Evaluation of Serum Zonulin as a Non-invasive Biomarker and Therapeutic Target in Dogs with Chronic Canine Enteropathy
Canine chronic enteropathy (CE) is the most common cause of gastrointestinal (GI) disease in dogs. The exact mechanisms causing CE are unknown, however, disruption of the inner lining of the GI tract is believed to play a significant role resulting in a “leaky” GI tract, leading to absorption of GI contents and overstimulation of the immune system.
Unfortunately, treatment for CE currently requires life-long management such as food elimination diets which can be expensive and labor intensive for owners and/or require the use of medications which carry the risk for significant systemic side effects. Diagnosis and monitoring for disease relapse rely upon owner reported clinical signs and invasive diagnostic testing such as endoscopic intestinal biopsies. Thus, non-invasive diagnostics as well as specific treatments are needed. Zonulin, a protein found in animals and humans, plays an integral role in maintenance of intestinal barrier.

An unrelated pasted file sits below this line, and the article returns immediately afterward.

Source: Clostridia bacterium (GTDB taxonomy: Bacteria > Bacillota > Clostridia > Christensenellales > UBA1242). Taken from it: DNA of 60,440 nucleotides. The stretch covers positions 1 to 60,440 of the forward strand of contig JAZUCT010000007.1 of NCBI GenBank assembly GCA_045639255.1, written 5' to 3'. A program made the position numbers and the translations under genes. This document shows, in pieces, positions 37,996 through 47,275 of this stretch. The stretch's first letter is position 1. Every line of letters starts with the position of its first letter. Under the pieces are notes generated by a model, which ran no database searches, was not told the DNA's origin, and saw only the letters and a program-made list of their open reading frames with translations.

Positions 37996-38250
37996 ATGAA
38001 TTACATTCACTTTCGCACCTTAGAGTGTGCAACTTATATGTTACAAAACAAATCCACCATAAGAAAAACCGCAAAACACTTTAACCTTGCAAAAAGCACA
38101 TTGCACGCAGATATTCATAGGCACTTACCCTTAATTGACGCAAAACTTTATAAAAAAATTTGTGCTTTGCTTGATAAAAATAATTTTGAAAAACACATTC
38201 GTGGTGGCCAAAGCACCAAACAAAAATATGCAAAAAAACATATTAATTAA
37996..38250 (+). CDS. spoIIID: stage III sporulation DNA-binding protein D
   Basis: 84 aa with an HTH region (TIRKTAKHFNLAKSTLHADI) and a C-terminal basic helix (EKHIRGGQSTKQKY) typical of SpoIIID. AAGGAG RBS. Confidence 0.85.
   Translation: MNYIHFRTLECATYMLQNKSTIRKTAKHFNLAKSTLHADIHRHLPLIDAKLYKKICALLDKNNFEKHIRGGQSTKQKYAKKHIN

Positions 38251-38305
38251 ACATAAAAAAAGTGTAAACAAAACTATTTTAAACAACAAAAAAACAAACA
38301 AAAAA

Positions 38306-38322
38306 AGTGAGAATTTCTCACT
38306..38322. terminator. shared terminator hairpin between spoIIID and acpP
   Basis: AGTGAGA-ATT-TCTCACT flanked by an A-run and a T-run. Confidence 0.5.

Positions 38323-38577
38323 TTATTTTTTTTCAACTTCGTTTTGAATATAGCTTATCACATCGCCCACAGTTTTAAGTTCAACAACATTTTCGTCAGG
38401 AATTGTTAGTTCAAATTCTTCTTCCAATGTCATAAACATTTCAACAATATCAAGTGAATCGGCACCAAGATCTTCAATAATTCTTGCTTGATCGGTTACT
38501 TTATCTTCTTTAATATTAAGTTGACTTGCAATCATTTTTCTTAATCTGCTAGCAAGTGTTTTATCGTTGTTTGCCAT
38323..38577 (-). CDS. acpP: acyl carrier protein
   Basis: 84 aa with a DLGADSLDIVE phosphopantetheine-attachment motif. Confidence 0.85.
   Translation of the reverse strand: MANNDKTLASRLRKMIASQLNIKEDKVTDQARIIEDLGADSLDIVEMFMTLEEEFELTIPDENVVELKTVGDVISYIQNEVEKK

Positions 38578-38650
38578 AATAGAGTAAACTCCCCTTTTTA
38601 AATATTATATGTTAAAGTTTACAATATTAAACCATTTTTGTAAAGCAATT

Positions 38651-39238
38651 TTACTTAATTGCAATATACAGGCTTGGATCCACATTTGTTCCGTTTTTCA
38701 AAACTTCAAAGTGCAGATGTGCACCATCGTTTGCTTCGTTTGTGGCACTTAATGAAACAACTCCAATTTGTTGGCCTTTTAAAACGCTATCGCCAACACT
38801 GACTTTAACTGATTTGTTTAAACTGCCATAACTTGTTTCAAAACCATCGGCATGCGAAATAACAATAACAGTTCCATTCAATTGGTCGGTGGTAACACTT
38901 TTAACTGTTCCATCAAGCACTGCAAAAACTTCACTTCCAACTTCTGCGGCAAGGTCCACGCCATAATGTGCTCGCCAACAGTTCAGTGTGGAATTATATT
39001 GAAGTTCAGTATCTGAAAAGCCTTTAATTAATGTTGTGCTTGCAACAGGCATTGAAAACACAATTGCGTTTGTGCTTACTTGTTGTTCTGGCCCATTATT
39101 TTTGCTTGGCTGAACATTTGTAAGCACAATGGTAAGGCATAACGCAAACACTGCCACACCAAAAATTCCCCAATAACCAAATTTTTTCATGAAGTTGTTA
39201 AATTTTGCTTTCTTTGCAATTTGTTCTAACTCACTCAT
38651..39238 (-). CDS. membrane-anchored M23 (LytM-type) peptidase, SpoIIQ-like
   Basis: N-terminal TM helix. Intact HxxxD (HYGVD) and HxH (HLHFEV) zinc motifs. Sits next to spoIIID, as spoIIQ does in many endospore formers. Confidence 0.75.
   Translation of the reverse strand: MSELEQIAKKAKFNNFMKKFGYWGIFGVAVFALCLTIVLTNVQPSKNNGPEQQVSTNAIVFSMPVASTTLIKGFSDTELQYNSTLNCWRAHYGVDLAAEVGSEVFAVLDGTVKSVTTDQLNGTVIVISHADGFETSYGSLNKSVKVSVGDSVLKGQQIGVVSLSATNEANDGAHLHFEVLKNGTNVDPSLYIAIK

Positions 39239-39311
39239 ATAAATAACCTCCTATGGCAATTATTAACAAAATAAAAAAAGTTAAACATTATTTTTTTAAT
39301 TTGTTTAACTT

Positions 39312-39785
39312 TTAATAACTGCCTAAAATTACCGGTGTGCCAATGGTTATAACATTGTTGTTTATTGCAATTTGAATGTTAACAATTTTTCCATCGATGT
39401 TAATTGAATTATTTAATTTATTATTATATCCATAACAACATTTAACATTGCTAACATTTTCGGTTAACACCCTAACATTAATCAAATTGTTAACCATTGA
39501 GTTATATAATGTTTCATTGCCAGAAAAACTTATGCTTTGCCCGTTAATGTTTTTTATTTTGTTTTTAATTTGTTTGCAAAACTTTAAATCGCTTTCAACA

Co-sponsored with the AKC Canine Health Foundation, Grant Number: 2684
Jamie Kopper, DVM, PhD; Iowa State University